And if you don’t buy that – if you think-stroke-know that Eric Schmidt is wrong and you know better, walk away now. There’s nothing for you to see here.
And in that category, I would throw everyone from Northcliffe Newspapers, OfCom, DCMS, Guardian Media Group and, of course, BT. And if I was in a mood to be particularly picky, Martha Lane Fox and the whole Race Online crew, too.
Line implies a wire. As in copper. As beloved by BT.
OK, I’m not wholly unversed in what follows; Addiply sat on GuardianLocal; likewise, once upon a time I sat for two hours in Northcliffe House listening to Roland Bryan’s vision for ‘Local People’ and we have, of late, just rolled out of the 2,700-odd AboutMyArea sites, now run by James Rudd. Our collaborative and open approach now delivers an advertising opportunity in every postcode district in the UK.
But let’s start here: with the news that Northcliffe were restructuring their whole ‘LocalPeople’ platform; leaving 75 of their ‘local’ publishers to their own fates and stream-lining their efforts around just 25 operatives; more tellingly still, they were pulling out of their non-footprint areas.
Abandoning their attempts to park a little tank on Archant’s lawn say, here. The more ad-savvy amongst you will note that if I am a local business in Sheringham, Holt, Cromer, etc… I can’t actually advertise on that site. Unless I go via California and back. Or give someone a ring. I presume that Sue Sweeney and Ian Arnold will be two of those ‘Local People’ for whom the future in now rather uncertain.
But in terms of worlds being closed and silo’d or open and networked, I’d have to say LocalPeople was stuck in the former camp. Commercially, that site is closed for business – unless you went via either Google or the centralised ad platforms in London town.
And *exactly* the same proposition presented itself to the local SMEs in Leeds, Edinburgh and Cardiff that wished to place a relevant display ad in front of 50,000 Guardianistas – commercially, it wasn’t an open platform. You had to deal with a centralised, complex, top-down ‘troika’ that involved Eric and Co, Guardian AdNetworks and, say, Operative.One.
Why is the future of local, display advertising so key in these debates?
Ask Eric. Or rather watch him speak to the IAB Leaders Conference last year; let him outline why there’s a $200 billion marketplace awaiting those that can marry mobile to display. Simply.
First, where are the eyeballs going? Where does Google see ‘connection’ happening? Via a PC and a copper wire (Martha/BT)? Or from on high? From a mobile connection?
“We look at the charts internally and it’s happening faster than all of our predictions. So everything we talked about in our opening and what you hear here says: ‘Do mobile!’”
Do mobile. Martha. Do Mobile.
“So when I look at it from an advertising perspective, I see the union of the mobile device and advertising. And I see, in particular, display advertising as the thing that is really going to revolutionise this.
“How big could this market be? When I modelled it – using some of the assumptions that I am talking about – I’ve concluded that the overall advertising display business can be a $200 billion business globally. That gives you a sense of the scale of the market that we’re all walking into.”
But that marketplace can only be unlocked via simplicity. And not having to give someone a ring…
“It’s still too complicated to get a campaign up (4.28). It’s just too hard. When you actually sit down and sit down with customers, they say: ‘Show me how you do this!’”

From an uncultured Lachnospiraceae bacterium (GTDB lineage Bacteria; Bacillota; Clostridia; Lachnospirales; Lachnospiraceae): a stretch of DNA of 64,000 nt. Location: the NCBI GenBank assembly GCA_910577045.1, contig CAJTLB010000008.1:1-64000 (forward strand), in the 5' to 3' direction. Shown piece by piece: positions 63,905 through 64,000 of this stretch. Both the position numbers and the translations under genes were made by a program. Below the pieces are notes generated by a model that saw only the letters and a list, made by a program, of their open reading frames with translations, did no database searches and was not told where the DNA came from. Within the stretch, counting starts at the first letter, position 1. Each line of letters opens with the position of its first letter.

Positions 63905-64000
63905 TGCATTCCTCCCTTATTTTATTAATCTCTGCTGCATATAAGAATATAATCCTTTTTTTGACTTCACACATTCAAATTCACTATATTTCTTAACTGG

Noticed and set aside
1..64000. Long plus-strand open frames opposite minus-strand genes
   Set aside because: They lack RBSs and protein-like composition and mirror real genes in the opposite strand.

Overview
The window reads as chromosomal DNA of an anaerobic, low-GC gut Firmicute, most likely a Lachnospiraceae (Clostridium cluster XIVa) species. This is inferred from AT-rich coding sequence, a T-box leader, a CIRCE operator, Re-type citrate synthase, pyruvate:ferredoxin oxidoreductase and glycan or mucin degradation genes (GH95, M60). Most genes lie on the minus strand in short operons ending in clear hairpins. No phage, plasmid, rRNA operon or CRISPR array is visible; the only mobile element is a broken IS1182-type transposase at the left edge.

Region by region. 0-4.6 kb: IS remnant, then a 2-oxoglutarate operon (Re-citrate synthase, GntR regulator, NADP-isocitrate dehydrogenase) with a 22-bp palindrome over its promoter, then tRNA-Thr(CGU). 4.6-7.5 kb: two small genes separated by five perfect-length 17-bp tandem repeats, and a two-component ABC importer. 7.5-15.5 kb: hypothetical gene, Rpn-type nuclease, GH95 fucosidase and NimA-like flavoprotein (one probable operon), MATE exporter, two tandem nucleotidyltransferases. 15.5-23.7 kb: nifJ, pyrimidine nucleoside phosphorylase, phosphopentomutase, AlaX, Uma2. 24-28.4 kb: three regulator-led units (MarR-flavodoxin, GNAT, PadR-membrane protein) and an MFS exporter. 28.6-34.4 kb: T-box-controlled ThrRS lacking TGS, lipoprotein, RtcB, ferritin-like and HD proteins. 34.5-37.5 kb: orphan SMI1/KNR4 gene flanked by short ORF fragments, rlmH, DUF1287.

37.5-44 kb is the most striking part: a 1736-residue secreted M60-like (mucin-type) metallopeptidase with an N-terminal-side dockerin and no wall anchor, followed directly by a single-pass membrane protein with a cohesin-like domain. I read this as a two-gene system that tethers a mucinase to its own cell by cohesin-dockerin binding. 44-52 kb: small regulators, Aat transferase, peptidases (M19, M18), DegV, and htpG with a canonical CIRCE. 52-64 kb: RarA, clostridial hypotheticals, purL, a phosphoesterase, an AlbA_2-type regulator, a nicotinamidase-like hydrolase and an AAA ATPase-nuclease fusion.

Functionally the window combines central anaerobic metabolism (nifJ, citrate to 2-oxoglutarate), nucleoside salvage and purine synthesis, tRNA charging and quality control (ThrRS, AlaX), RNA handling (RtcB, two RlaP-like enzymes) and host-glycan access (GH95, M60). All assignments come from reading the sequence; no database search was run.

Three images; three maps; three local networks relevant to the people of Norfolk.
Number one, LocalPeople… before they retreat into their Bristol bunker.
And number three, WiSpire. When the Diocese of Norwich starts to deliver, higher-speed rural broadband across its network of church spires.
“Churches have historically been at the heart of their local communities and in many rural areas, where the church is the only community resource left.
“WiSpire will enable the church to re-establish itself as a community hub and WiFi hotspot available for everyone to use within its vicinity providing information about the church and the local community to tourists and other visitors…”…says the Diocesan website. The Bishop sits on the House of Lords Select Committee on Communications. Next week they will be hearing from Sean Williams, Group Strategy Director for… BT.
The man from the canal industry being quizzed by the Bishop, who is busily building a railway.
One that plans ‘hubs’ at the centre of every local community – offering a potential mobile connection, with both social and commercial opportunities, for the SMEs that gather around that local church spire.
Eric has one other message to us all; one that he elaborated on in a keynote at DreamForce last summer. Again, worth watching. That the next ’something’ in this space will not only be mobile, but will be local. And social.
“What I do know is that the next generation of these leaders will be something involving mobile, local and social which are the terms we use today for the way that people live and work,” he said.
Nor was he looking to a box in the corner with the line attached – copper or otherwise – being a major player in this space.
“If you go back to the history of PC platforms… they were essentially invented in the mid-70s, so you have something that is essentially 35-40 years old. And we have exhausted what can be done with that kind of platform – there’s a new kind of platform and the top programmers are building mobile applications first. Because it has location…”
It has locality.
It’s local. And you abandon that at your peril.